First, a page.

You will probably have quite a bit of foliage ready to compost and building a heap properly will help the transformation from green waste to valuable compost. At the base of the heap place woody material, sweetcorn stalks etc to allow some airflow up into the heap. Next place a six inch layer of green material and add some sulphate of ammonia or dried blood to add nitrogen. Just a small sprinkling is sufficient, about 50g per square metre (2oz per square yard) is about right.
Another layer of green material but this time lightly sprinkle with lime to keep the pH up. Repeat the process and top off with a piece of old carpet or some plastic sheeting to stop it getting too wet in the rain and to keep the heat in.
The heap should heat up after a few days and be ready to turn in four or six weeks. The smaller the particles the more surface area they have relative to weight and the faster they will decompose. If you have a shredder, this will be ideal but otherwise cut things up with shears, crush things like brassica stems and they will go down much faster.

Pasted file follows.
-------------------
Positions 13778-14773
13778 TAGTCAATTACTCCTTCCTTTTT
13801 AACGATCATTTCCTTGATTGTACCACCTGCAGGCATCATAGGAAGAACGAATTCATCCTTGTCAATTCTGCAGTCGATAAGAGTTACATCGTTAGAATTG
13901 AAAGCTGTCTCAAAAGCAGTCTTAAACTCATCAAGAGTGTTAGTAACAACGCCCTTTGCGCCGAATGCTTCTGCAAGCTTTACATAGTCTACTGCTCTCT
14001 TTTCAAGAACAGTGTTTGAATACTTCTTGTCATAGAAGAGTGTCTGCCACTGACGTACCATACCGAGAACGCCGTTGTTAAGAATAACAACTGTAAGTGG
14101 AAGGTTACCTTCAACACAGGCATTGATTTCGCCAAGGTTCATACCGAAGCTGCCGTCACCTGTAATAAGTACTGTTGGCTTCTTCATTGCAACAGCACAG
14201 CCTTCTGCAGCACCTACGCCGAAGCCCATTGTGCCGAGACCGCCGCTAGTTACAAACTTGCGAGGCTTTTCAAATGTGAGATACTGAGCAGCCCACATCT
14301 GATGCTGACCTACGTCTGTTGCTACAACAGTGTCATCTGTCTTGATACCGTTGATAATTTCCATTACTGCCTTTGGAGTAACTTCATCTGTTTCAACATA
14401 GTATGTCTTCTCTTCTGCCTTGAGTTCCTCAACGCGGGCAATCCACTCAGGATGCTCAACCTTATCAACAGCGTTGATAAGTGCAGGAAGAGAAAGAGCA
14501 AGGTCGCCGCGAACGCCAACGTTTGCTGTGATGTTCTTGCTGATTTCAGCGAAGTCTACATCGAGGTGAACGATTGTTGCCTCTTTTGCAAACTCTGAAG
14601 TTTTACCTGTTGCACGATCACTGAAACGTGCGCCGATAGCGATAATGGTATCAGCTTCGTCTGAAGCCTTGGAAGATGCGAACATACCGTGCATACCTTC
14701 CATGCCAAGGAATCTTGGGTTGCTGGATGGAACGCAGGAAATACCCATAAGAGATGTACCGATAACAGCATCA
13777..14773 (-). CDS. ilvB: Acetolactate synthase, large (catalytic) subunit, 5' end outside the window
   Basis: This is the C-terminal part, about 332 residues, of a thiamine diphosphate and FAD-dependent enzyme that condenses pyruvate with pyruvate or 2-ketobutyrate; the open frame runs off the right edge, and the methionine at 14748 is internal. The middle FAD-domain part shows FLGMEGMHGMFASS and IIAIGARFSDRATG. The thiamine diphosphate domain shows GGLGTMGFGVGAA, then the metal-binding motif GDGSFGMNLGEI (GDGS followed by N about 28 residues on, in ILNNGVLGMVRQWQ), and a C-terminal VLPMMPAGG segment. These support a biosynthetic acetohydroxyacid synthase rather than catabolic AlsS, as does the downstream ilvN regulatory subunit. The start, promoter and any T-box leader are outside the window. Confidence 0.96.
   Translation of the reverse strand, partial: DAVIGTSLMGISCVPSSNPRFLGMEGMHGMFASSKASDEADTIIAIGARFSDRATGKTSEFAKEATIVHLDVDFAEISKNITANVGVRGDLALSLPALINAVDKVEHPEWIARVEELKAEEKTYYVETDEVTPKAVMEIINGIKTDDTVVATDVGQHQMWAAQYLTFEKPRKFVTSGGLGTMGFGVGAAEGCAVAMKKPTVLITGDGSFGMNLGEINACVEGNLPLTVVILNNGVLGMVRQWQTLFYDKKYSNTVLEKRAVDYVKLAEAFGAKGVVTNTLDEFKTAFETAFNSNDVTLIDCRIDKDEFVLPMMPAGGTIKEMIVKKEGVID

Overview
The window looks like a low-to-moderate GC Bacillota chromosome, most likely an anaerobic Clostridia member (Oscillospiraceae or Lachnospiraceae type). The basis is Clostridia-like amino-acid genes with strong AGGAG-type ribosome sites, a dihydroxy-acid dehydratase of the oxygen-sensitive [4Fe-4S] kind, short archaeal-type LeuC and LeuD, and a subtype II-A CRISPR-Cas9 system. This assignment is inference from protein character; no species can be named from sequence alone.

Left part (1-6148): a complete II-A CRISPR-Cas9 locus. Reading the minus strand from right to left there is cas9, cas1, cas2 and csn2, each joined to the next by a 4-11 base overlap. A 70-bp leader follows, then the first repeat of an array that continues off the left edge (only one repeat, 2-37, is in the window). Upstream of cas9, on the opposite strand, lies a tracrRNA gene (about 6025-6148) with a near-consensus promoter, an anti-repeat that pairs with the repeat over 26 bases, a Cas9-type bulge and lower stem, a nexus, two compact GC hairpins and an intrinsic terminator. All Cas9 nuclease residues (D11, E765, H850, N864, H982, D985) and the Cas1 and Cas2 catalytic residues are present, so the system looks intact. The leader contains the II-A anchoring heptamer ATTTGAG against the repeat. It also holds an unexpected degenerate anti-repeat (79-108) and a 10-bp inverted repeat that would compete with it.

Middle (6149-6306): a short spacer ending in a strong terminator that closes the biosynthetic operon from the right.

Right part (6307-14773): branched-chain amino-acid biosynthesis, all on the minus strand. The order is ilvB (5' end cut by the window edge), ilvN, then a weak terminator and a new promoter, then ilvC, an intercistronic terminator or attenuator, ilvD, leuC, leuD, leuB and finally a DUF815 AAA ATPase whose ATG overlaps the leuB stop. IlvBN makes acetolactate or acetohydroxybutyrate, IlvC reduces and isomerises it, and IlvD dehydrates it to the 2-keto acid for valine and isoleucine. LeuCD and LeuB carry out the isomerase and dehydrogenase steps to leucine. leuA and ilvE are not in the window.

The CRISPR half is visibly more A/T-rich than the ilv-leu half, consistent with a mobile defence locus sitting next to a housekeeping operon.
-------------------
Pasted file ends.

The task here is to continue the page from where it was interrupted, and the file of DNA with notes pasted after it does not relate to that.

What To Do in October
Harvest
By now the maincrop potatoes should be ready. As the foliage dies back you can cut this off and leave the potatoes for a couple of weeks. This will prevent any stray blight spores from infecting your crop. Wait for a sunny dry day and dig up the potatoes, brushing off excess soil and letting them dry before storing in hessian or paper sacks in a frost free, dark shed.
The last of the beans should be picked now, compost the foliage but leave the roots with their nitrogen full nodules in the soil as a fertiliser.
Carrots can come up to be stored in sand or peat through the winter but leave the parsnips in the ground. They’ll be sweeter after a frost.